About the BookThe women of communities in Hindu India and Christian Orthodox Finland alike offer lamentations and mockery during wedding rituals. Catholic women of southern Italy perform tarantella on pilgrimages while Muslim Berger girls recite poetry at Moroccan weddings. Around the world, women actively claim agency through performance during such ritual events. These moments, though brief, allow them a rare freedom to move beyond culturally determined boundaries.
In Ritual Soundings, Sarah Weiss reads deeply into and across the ethnographic details of multiple studies while offering a robust framework for studying music and world religion. Her meta-ethnography reveals surprising patterns of similarity between unrelated cultures. Deftly blending ethnomusicology, the study of gender in religion, and sacred music studies, she invites ethnomusicologists back into comparative work, offering them encouragement to think across disciplinary boundaries. As Weiss delves into a number of less-studied rituals, she offers a forceful narrative of how women assert agency within institutional religious structures while remaining faithful to the local cultural practices the rituals represent.
* Publication of this book is supported by the Lloyd Hibberd Endowment of the American Musicological Society, funded in part by the National Endowment for the Humanities and the Andrew W. Mellon Foundation.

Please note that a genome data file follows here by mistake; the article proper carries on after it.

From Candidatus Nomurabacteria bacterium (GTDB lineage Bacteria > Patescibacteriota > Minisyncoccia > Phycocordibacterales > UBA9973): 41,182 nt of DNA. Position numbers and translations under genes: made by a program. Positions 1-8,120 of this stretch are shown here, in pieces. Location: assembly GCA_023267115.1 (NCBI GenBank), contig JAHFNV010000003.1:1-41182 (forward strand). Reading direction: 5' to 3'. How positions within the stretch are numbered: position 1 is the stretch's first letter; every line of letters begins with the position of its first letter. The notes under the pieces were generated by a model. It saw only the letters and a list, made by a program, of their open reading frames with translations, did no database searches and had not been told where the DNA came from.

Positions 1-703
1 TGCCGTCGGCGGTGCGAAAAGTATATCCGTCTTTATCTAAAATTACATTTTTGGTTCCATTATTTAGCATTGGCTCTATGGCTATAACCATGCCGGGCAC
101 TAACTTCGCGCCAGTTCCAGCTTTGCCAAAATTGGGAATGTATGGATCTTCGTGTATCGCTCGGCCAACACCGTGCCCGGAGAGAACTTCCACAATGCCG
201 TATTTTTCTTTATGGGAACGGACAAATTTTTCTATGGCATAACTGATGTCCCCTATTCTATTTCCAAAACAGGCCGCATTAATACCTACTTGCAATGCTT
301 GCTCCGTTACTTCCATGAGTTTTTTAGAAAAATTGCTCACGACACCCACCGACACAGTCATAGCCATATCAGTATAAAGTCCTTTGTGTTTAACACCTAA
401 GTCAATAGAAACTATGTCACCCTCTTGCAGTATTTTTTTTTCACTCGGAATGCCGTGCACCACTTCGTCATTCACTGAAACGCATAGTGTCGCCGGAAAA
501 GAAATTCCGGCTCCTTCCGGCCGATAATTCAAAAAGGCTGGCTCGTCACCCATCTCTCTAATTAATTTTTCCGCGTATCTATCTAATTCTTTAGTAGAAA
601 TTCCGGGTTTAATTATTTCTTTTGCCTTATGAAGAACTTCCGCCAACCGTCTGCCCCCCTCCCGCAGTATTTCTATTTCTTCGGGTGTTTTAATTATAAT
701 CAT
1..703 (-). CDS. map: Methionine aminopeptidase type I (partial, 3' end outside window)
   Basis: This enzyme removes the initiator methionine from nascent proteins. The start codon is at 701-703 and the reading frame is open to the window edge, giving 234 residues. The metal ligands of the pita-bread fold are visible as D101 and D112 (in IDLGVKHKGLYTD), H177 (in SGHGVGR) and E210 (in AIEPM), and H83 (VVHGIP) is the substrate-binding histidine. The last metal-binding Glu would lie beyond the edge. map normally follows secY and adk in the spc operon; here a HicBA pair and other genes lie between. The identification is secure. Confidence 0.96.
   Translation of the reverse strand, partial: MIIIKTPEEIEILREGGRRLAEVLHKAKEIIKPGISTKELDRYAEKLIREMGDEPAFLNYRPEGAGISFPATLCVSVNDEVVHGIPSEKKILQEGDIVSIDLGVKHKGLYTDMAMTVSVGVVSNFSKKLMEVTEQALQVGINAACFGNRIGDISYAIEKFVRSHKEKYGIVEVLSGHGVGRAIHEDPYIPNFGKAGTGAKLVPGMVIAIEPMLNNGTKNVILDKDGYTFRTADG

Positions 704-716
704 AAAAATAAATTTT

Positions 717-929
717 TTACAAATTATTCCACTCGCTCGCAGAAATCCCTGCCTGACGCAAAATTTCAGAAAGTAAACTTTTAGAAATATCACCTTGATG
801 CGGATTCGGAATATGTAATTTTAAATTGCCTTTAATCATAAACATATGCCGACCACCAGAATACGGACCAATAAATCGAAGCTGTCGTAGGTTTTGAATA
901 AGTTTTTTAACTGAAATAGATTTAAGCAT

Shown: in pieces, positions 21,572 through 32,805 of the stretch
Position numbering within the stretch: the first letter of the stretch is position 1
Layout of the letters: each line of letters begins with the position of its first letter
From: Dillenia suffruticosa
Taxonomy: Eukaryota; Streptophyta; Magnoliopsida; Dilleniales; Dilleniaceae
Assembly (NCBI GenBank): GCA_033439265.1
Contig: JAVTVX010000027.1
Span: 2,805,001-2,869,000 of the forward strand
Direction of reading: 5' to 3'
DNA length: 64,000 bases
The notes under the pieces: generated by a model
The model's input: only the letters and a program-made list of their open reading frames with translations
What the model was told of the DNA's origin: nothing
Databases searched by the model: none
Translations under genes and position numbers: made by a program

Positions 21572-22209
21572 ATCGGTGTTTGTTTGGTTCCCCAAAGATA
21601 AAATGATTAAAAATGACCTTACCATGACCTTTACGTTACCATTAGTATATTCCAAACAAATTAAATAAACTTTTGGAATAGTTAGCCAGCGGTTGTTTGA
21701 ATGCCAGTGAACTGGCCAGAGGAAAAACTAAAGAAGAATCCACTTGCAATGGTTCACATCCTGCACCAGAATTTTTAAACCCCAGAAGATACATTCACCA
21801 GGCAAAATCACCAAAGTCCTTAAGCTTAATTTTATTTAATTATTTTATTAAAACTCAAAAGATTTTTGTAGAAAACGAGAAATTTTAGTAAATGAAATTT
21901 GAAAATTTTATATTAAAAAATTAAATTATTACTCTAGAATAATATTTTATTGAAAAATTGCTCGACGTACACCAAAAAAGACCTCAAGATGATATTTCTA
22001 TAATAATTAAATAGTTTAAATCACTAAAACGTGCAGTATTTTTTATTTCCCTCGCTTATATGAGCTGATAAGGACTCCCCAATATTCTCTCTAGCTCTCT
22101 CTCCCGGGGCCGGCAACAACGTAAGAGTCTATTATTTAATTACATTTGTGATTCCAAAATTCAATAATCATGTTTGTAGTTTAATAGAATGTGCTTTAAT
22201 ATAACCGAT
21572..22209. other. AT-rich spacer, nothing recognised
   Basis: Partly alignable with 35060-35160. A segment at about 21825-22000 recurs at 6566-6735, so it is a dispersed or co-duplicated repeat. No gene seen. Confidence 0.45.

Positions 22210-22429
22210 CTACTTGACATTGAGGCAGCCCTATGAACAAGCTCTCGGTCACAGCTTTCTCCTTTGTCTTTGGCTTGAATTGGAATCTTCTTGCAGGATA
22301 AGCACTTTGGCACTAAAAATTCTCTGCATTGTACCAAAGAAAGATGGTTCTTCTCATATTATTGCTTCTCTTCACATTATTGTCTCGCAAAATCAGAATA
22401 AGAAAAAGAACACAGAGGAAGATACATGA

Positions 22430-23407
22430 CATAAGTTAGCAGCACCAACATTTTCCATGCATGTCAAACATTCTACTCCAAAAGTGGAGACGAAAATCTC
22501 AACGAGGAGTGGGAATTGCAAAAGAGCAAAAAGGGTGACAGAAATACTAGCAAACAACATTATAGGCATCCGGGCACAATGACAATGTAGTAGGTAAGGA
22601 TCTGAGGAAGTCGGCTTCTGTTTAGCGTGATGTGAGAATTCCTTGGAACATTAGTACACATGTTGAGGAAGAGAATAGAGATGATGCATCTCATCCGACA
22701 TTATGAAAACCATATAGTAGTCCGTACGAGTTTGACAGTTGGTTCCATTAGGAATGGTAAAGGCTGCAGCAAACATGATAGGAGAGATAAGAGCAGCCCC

About the AuthorSarah Weiss is a senior research scientist at the Institute for Ethnomusicology at the University of Music and Performing Arts in Graz (Kunst Universität Graz). She is the author of Listening to an Earlier Java: Aesthetics, Gender, and the Music of Wayang in Central Java.
Reviews"This study is a treasure trove of marriage-rituals that women perform within the context of the world religion they are affiliated to. It is a pleasure to savour the presentation of their variety." --Religion and Gender
"Ritual Soundings incorporates a remarkable range of diverse case studies that demonstrate Weiss's thorough scholarship and great knowledge surrounding women's performance practices within localized forms of major world religions." --Journal of Folklore Research Reviews
"As I read along, I found myself smiling and nodding at the text's cleverness and its validating evidence for women's agency in the performance of scandalous 'soundings' of protest and dissent. This is a fascinating, well-written, and extraordinarily well-researched book."--Ellen Koskoff, author of A Feminist Ethnomusicology: Writings on Music and Gender
"A fine book that synthesizes and analyzes a fascinating variety of case studies. She argues that comparative studies are ethically important because they enable us to see connections--how people in different contexts respond to situations in some interestingly similar ways--rather than focus on what divides us."--Lisa I. Knight, author of Contradictory Lives: Baul Women in India and Bangladesh